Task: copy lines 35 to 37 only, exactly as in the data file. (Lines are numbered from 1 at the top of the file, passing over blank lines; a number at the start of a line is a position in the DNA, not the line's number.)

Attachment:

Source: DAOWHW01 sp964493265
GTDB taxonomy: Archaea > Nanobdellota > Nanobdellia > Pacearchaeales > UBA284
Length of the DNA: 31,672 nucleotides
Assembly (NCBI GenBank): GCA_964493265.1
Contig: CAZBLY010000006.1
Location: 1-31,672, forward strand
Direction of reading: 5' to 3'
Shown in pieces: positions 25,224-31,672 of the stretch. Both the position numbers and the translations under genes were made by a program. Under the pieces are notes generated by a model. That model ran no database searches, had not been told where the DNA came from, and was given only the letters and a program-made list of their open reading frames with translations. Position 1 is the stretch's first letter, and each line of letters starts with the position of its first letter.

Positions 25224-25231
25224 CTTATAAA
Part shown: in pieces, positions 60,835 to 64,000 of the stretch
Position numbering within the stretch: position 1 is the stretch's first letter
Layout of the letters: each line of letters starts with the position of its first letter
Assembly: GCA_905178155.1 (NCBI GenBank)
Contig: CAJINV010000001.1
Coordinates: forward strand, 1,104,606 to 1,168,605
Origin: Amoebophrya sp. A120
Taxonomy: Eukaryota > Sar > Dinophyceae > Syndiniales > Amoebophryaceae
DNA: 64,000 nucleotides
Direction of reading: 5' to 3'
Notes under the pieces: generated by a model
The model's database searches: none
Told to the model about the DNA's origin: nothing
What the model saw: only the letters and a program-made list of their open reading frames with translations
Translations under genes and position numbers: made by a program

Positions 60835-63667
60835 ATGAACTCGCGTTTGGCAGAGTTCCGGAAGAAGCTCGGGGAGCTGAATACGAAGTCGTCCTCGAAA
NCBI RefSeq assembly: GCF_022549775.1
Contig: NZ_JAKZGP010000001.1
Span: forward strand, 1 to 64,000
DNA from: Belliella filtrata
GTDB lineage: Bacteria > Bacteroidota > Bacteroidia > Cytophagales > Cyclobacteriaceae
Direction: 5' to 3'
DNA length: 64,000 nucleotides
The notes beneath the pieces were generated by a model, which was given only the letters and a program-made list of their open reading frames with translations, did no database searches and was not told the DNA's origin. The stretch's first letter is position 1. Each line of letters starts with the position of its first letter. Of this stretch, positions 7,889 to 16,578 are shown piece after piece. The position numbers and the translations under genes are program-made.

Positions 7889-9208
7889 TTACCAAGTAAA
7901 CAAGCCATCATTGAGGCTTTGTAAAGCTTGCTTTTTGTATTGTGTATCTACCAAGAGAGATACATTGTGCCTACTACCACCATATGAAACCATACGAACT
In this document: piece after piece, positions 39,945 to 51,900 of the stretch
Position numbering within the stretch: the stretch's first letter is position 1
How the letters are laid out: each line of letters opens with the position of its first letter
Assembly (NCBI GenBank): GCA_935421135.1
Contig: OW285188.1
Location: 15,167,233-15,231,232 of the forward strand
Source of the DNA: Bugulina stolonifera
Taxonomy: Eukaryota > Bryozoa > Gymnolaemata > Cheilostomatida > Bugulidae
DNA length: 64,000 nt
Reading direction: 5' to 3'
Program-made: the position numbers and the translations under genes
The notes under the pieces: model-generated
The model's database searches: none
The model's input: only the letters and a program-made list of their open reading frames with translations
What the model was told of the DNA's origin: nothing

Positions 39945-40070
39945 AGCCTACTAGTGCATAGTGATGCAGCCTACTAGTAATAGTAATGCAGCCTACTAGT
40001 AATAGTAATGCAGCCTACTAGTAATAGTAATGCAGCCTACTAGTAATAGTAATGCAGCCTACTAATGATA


The notes beneath the pieces were generated by a model, which was given only the letters and a program-made list of their open reading frames with translations, did no database searches and was not told the DNA's origin. The stretch's first letter is position 1. Each line of letters starts with the position of its first letter. Of this stretch, positions 7,889 to 16,578 are shown piece after piece. The position numbers and the translations under genes are program-made.

Positions 7889-9208
7889 TTACCAAGTAAA